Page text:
Of Conquistadors and Tigres

January 31, 2022- Carrie is another soul whom I could swear I’ve known for centuries. The young Park Ranger minds the Visitors’ Center at Coronado National Memorial, assisted by a small crew of Border Patrol agents who keep watch on the roads that intersect this National Park property, in southwest Cochise County. We talked, for about thirty minutes, about the effects of the border wall and barbed-wire fence on the movement of wildlife, especially large cats (jaguars and ocelots). She sees the barriers as a trade-off for security that definitely makes her own situation a lot safer-though she longs for the day when such blockades are unnecessary. The ease of our conversation reminded me of others, with whom I could walk in and begin speaking, as if we were resuming an interaction that had been interrupted by some strange event, a while back. Then, too, there was the group of mule deer, which visits her and watches through the large picture window. They are like members of her family.

The Monument, as its known hereabouts, commemorates the explorations of Juan Vazquez de Coronado and his party, who marched from Compostela, on the west coast of Mexico Proper, through the Sonoran Desert and the Sky Island country of what is now southern Arizona, clear past the Rocky Mountains of present-day New Mexico and Colorado, to an area of central Kansas, near Salina, which he called Quivira. The expedition was manned largely by indigenous Mexicans, with a few hundred Spaniards and a hundred or so Africans. Coronado’s legacy, like that of most European conquerors, is a mixed bag. He is no hero to the Puebloans, whose ancestors were slaughtered in the Tiguex War of the mid-Sixteenth Century, but is remembered more neutrally by the Apache and by the Plains nations, such as the Wichita and Arapaho.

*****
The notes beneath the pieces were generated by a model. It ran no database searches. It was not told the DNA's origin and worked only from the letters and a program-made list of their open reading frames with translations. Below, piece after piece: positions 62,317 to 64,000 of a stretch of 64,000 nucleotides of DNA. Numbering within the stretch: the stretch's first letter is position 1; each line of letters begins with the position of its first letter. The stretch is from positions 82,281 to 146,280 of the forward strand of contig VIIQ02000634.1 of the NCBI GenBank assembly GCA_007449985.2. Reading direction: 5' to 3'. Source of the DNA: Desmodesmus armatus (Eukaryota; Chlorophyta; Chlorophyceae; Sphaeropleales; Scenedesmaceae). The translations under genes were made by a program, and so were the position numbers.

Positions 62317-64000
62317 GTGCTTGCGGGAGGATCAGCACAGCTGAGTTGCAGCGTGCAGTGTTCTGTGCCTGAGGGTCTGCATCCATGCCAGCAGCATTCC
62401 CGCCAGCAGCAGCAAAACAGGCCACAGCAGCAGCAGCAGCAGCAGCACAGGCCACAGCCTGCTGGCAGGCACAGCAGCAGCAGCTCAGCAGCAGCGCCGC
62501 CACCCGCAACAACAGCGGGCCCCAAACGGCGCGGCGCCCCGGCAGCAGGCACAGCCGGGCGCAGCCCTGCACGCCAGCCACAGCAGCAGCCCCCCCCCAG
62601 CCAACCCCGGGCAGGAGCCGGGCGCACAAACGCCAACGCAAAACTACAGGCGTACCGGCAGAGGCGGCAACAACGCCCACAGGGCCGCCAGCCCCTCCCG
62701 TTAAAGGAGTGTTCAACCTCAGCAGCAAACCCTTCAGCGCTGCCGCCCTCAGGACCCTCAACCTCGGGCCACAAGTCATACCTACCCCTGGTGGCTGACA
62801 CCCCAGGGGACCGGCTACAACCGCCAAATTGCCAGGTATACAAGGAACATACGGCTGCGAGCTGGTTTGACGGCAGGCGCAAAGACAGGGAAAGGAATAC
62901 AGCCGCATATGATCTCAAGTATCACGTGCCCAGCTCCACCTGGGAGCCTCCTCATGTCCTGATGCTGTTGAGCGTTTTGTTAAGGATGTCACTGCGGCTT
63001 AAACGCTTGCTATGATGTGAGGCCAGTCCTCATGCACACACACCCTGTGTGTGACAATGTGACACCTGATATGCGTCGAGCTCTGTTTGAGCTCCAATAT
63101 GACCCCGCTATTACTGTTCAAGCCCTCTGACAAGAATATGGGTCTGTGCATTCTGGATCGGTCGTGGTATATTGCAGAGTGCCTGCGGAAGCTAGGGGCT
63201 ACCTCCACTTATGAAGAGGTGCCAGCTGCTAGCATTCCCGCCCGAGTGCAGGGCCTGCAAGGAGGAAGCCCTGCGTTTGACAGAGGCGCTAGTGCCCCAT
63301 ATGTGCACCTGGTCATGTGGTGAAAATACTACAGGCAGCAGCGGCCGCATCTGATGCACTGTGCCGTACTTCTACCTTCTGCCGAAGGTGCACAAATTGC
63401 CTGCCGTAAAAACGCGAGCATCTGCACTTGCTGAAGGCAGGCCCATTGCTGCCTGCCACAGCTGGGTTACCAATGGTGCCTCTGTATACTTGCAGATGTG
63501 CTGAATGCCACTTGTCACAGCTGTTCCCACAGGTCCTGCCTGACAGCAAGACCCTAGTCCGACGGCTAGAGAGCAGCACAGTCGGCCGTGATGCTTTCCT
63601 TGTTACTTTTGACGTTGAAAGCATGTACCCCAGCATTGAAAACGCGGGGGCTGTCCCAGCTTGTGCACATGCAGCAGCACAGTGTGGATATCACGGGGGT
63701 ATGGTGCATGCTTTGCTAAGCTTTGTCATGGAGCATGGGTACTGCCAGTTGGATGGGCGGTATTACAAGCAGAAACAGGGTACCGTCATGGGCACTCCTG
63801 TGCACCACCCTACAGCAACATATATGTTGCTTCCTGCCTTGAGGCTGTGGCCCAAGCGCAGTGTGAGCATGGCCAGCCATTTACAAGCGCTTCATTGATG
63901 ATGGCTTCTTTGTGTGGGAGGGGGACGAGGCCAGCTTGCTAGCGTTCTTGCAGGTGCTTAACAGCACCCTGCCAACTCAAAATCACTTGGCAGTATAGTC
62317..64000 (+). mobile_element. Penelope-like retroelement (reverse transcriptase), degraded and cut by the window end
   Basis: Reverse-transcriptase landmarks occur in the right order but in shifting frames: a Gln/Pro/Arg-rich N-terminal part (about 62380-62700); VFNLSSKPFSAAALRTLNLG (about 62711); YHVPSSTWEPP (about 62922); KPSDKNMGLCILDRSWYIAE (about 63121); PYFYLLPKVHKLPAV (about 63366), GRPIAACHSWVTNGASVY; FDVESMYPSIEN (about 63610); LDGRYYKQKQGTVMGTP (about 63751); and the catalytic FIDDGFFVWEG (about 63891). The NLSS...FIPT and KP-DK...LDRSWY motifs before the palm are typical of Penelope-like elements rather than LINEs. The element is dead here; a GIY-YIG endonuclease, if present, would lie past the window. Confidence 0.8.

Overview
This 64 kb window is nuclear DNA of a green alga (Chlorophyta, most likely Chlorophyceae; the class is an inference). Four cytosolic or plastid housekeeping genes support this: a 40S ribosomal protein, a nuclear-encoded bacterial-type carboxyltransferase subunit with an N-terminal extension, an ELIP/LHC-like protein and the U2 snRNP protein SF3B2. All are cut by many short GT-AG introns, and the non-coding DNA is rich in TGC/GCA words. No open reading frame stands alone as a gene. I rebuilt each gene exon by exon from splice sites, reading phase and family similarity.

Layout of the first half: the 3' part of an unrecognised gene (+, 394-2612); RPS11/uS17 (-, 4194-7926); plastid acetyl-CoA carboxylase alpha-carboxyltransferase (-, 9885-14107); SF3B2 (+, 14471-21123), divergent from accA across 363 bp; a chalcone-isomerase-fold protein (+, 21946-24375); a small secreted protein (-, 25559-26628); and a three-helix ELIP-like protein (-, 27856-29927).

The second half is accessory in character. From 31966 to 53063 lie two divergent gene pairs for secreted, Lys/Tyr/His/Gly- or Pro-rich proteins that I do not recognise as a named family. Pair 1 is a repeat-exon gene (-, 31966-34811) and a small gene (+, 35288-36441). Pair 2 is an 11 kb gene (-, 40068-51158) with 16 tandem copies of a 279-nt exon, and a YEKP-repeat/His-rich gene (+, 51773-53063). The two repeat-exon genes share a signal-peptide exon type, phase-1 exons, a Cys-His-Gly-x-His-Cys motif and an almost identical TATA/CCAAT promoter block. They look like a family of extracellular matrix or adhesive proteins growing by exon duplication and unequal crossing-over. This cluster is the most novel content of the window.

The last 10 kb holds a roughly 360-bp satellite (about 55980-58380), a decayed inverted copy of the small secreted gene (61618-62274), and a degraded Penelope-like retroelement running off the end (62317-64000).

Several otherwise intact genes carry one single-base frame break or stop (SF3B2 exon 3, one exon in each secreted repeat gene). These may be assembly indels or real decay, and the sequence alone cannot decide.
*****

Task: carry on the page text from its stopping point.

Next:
Here are some views of Coronado National Memorial. Below is Ranger Carrie’s work space.

I dubbed these the Jaguar Watch.

The southern terminus of the 800-mile Arizona Trail can be reached by hiking the steep, 3-mile round trip Yaqui Ridge Trail. This is a task for another visit, possibly in early March. As it was, the day was well-spent, and featured everything from a power outage, just before I checked out of Motel 6 in Douglas to a Zoom meeting that I joined from Casa Grande’s Public Library. In between was the rewarding time spent at “the Monument” .

4 thoughts on “Of Conquistadors and Tigres

    • Sad, and in my humble opinion, of questionable value. The importance of spiritual education and upliftment of our friends and neighbours, in the face of so many turning to external sources, such as drugs, for their sense of well-being, cannot be overemphasized.


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